The Horror of the Cross that shall not Leave Me
The crucifixion of Jesus is horrifying and it should stay that way. I seem to encounter, oh, so often a retelling of Jesus’ life that sanitizes his cross. I’m actually amazed by how often I hear Christian leaders explain the gospel in a way that leaves the cross out altogether. It’s no wonder to me that when we make the cross shallow we struggle to love folks who are different then us. Think about these four really big issues that everyone’s been talking about this summer:
- The terror of the Islamic State
- Same-sex marriage
- Planned-Parenthood and abortion
- Racial tension and police conduct
What’s interesting to me is that no matter which of these topics people are talking about I hear the same thing over and over again: the other side is horrible, wrong, and really unlovable. I want nothing to do with them and neither should you. This has become the modus-operandi of the internet age. Christians and non-Christians alike default to this argument. But I pray you and I can see that this line of reasoning is as far from the cross as it gets. In fact, it’s antithetical. Christians, of all stripes, tell me that this is okay, because we are in a truth war and the number one prerogative of the Church for today should be to proclaim the truth. Well what about the truth of the cross; the horrible, ugly, bloody truth?
What would it look like to proclaim the truth of the cross in the midst of terrorism, sexuality, abortion, racism, riots, brutality, and name-calling? Well, let this soak-in for a second:
For while we were still weak, at the right time Christ died for the ungodly. Indeed, rarely will anyone die for a righteous person—though perhaps for a good person someone might actually dare to die. But God proves his love for us in that while we still were sinners Christ died for us.
Romans 5:6-8 (NRSV)
That’s crazy! So while the Church says, “Repent or get away from us!” Christ says, long before you repent I’ll bleed for you! While you’re spitting in my face, I’ll forgive you. While you’re ripping my skin to shreds, I’ll forgive you. While you make my beaten frame carry a 100lb crossbeam, I’ll forgive you. While you’re stripping me naked and humiliating me, I’ll forgive you. While you sink the nails through my ankles and wrists, I’ll forgive you. While you leave me hanging and bleeding, I’ll forgive you. While you ruthlessly watch the last breathe leave me, I’ll forgive you.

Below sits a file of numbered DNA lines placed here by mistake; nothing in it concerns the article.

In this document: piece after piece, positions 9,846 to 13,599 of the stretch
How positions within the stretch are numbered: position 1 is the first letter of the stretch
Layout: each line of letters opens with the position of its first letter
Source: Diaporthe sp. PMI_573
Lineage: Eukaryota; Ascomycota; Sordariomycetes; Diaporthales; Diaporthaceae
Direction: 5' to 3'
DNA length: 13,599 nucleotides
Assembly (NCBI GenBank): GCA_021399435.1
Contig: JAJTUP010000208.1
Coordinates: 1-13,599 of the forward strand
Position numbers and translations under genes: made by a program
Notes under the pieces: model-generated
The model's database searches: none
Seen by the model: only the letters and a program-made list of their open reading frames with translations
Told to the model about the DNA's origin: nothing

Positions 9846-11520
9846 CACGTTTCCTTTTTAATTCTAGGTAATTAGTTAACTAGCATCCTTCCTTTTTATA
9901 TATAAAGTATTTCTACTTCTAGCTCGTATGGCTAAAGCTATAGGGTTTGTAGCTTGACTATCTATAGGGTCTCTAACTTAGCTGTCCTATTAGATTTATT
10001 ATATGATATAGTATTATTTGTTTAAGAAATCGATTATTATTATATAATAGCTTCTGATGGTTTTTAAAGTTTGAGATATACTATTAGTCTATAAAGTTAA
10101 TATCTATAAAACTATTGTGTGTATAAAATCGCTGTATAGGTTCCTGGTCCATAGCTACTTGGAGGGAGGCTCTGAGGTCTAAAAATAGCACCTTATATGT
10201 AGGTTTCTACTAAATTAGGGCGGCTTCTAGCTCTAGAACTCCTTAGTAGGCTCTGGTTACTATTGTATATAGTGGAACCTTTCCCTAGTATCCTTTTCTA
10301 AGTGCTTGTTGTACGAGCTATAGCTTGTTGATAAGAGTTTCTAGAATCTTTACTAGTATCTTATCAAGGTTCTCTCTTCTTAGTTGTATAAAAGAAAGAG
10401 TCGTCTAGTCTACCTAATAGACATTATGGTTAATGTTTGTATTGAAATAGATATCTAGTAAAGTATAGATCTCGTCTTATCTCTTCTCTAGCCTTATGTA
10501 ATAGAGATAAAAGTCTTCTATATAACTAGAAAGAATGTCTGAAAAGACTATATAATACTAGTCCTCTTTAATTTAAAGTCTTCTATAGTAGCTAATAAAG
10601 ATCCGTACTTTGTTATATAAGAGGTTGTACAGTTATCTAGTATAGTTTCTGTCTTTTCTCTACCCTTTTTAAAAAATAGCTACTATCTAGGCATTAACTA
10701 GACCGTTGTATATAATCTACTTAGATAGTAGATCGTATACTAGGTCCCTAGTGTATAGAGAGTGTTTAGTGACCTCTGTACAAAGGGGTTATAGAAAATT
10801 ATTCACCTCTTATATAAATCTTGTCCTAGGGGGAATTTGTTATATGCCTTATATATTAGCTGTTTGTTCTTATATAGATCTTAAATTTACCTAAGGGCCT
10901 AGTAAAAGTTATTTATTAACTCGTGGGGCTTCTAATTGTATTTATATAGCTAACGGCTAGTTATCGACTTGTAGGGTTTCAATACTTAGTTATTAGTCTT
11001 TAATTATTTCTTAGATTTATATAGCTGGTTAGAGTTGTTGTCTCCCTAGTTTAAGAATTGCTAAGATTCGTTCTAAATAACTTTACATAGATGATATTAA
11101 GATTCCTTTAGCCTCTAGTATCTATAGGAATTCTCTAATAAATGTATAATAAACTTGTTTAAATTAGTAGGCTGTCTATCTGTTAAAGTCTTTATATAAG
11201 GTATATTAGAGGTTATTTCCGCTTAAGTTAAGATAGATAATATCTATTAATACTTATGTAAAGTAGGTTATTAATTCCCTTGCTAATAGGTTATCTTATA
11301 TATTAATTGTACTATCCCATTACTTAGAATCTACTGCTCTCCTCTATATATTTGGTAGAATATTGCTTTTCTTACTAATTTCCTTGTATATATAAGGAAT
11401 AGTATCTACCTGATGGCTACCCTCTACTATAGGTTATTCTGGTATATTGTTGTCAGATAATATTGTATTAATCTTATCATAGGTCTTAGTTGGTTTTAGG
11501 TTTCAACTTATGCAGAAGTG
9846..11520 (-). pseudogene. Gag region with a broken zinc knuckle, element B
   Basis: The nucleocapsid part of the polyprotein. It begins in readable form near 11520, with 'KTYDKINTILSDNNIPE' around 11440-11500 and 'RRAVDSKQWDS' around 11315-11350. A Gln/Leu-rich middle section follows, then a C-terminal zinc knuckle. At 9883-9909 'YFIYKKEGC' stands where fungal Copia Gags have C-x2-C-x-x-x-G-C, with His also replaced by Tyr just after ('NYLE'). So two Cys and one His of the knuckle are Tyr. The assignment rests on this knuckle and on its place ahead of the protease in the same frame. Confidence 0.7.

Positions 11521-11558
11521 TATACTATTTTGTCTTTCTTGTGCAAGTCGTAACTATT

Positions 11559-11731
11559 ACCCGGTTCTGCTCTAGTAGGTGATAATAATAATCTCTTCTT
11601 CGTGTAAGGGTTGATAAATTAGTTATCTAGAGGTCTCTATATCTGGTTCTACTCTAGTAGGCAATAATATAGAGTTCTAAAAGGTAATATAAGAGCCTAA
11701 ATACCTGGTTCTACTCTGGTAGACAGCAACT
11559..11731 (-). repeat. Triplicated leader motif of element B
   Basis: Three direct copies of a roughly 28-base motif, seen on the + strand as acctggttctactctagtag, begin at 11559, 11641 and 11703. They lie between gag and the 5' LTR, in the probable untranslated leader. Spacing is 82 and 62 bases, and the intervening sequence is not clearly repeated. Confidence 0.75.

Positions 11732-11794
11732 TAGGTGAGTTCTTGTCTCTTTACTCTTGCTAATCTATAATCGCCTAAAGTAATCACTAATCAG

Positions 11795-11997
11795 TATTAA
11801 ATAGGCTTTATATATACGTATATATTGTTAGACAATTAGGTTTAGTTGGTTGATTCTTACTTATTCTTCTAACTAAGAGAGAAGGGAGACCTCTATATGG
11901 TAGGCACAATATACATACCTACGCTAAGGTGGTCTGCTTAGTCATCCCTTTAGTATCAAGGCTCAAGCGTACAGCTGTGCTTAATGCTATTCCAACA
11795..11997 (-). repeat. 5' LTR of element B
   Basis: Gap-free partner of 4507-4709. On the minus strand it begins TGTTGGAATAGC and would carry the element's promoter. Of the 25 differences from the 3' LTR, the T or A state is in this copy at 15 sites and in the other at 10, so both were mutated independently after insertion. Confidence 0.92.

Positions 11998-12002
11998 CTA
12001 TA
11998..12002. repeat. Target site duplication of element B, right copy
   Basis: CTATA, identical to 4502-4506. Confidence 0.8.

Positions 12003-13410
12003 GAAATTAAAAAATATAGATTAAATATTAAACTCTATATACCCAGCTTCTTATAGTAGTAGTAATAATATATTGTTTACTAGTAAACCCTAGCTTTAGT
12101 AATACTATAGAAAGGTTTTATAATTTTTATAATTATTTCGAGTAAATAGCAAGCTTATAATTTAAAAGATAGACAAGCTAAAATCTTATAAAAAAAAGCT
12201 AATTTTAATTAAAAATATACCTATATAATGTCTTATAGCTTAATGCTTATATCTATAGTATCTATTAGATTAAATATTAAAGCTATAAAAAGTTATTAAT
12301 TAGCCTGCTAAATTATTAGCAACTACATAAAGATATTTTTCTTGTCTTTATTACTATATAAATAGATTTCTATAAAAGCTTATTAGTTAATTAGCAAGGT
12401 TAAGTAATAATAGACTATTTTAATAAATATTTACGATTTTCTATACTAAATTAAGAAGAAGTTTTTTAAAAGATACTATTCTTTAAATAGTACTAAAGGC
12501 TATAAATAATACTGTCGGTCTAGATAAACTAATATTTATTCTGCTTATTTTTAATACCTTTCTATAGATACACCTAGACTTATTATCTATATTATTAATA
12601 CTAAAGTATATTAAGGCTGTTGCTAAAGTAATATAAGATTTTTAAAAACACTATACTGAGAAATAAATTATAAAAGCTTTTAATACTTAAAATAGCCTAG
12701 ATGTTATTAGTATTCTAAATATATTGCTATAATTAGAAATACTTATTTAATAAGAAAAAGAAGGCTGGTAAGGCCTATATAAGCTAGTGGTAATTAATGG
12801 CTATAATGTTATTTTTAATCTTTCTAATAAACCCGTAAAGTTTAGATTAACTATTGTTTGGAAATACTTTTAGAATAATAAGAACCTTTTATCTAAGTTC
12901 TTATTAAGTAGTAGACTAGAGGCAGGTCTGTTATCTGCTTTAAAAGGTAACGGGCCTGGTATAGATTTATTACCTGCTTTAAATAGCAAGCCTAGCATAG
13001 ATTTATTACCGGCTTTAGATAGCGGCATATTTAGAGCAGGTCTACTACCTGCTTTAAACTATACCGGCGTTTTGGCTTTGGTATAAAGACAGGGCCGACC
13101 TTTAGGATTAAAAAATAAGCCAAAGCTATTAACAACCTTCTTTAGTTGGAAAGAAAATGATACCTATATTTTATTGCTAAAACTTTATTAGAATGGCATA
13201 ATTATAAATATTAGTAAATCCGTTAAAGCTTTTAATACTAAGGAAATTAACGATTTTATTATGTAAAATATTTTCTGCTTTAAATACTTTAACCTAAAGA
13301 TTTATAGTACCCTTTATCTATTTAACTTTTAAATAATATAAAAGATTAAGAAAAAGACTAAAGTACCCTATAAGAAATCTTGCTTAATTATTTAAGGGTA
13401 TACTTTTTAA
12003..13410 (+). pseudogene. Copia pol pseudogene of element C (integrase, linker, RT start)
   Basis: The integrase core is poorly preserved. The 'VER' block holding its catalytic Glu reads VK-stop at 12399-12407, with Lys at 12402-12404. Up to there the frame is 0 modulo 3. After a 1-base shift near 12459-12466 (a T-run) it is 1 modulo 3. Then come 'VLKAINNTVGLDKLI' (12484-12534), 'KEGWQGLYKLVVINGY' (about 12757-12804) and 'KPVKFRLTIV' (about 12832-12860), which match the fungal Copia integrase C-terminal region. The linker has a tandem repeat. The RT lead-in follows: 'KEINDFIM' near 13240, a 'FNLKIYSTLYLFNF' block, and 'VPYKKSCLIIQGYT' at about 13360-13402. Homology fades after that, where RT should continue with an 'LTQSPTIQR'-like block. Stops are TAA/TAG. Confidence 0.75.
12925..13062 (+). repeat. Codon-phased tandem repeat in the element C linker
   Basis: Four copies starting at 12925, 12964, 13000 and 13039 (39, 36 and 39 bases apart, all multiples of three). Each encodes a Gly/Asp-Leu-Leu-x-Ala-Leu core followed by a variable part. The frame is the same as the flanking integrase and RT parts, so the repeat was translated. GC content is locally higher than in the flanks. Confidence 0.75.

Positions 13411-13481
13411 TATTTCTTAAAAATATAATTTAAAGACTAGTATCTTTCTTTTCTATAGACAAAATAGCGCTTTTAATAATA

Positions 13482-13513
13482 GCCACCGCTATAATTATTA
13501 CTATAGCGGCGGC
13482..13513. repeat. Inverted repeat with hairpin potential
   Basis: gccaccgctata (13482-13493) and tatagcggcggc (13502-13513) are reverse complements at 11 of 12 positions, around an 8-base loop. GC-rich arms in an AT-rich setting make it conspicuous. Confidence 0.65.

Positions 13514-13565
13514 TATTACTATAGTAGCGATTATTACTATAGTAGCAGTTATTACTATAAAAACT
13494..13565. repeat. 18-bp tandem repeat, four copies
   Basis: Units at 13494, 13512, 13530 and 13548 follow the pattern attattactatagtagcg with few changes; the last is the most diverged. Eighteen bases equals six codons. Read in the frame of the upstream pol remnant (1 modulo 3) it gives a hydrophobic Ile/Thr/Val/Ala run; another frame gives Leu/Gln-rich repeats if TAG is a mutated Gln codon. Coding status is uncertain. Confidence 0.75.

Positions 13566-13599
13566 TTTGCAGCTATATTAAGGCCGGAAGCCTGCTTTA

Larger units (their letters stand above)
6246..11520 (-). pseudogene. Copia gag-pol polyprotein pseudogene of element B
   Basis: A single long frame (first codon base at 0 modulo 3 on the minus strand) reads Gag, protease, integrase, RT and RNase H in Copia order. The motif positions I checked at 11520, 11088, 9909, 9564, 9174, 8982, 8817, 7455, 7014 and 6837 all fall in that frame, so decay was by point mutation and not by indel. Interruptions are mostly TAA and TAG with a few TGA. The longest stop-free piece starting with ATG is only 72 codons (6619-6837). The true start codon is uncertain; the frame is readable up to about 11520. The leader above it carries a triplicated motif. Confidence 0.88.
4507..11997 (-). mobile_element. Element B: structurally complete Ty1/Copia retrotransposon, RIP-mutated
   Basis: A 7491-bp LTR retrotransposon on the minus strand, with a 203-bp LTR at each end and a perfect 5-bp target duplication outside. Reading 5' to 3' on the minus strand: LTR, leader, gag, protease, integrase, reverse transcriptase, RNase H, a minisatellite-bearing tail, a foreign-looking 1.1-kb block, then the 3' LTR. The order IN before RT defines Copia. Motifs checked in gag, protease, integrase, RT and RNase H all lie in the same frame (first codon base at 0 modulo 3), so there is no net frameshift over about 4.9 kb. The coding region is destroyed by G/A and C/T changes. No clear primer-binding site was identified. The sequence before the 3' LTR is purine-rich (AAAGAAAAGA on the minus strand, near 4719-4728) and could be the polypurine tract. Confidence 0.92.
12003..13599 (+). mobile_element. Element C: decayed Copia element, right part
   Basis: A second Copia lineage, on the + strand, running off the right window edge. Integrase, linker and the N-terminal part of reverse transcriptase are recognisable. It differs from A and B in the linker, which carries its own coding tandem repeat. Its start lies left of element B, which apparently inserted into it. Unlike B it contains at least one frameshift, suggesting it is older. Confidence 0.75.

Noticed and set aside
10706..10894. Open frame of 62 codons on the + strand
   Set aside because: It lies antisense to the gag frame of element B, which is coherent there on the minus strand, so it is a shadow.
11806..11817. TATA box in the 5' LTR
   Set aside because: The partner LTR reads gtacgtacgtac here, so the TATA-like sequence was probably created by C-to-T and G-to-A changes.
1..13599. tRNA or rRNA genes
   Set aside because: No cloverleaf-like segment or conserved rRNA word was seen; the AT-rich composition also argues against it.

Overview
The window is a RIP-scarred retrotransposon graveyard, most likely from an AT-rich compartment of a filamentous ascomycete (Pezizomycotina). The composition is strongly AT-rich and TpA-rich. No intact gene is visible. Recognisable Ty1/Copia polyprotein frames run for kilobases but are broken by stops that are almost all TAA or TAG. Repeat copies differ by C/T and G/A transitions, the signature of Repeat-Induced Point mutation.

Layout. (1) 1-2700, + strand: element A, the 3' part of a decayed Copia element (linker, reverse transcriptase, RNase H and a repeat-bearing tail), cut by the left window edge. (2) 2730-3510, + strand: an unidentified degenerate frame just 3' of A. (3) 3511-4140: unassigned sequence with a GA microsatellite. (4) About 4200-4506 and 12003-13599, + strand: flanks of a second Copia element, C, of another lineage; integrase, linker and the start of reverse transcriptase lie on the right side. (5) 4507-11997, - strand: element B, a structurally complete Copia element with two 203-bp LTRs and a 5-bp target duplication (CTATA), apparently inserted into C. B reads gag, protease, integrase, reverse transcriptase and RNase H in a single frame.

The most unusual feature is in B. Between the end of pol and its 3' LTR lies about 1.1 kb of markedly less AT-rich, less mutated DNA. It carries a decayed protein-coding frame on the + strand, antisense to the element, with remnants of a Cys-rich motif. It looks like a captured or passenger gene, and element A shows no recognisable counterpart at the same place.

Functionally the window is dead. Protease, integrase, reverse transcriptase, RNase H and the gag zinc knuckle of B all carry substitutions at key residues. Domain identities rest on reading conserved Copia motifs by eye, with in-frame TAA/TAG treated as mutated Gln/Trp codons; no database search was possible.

Can we be empowered by the forgiving sacrifice of the cross to associate with people we believe to be sinners? Even heinous sinners? Can we be people thoroughly shaped by the thought that Christ offered himself for us in a gruesome fashion that cost him everything? Can we imaginatively lean on the Spirit to find ways to apply the cross to these big cultural issues, as well as our local and personal challenges?
Because here’s the thing, Jesus could have responded to each of us the way that we respond to people we think are sinners. He could have said of me, “Oh that Matt Ingalls, he’s horrible, wrong, and unlovable. I want nothing to do with him.” Instead, he submitted himself to the murderous hands of the authorities and suffered a death that would result in him drawing close to me and offering me forgiveness.
So, really, what does it look like for the Church to live the cross? For River Street? For me? For you?
I’m only asking because the cross keeps shaking my soul with its horrifying image of gracious love in the face of destructive evil.
 Shorthand for the Gospel these days is, “repent and leave your godless ways,” which is entirely moral/transactional and has nothing to do with the cross and grace. Or they say, “Repent, because Jesus died for your sins.” And the sentence before and after is about how sinful we all are. God’s radical, reckless love and grace are diminished to the rather bland, “Jesus died.” Why can’t we flip that upside down and talk on end about the love and grace of God in the midst of our sin?
 I’m thinking in particular about 1 John 4:19 which says, “We love because he first loved us.” The implication being, if we don’t know how he loves us then how can we even begin to live out of that love?
 That is, “standard operation.”
 If you’re stance on truth has no root in Jesus’ birth, life, cross, and resurrection, can you really call it Christian truth? So that when we say abortion is wrong and stop there we are not proclaiming Christian truth, are we? Don’t we also have to offer how Jesus’ birth, life, cross, and resurrection speak redemption/hope into that tragic circumstance?
 I realize this is a departure from our series through Hebrews, but I just can’t get this stuff off my writing-mind.
 Perhaps I’m making too much of Luke 23:34, “Then Jesus said, ‘Father, forgive them; for they do not know what they are doing.’” Even if I am, I’m not sure how to make this an unremarkable statement. I’m not saying that Jesus’ offer of forgiveness on the cross saved the people who were killing him (that seems to be the intended audience). Only God knows what happened to those soldiers after they died. Instead, I think what we have to hear is that the offer of forgiveness precedes repentance. In fact, it is the offer that makes repentance possible. At least, as a good Wesleyan, that’s what I believe. See, the Wikipedia article for “Prevenient Grace,” also known as preceding grace.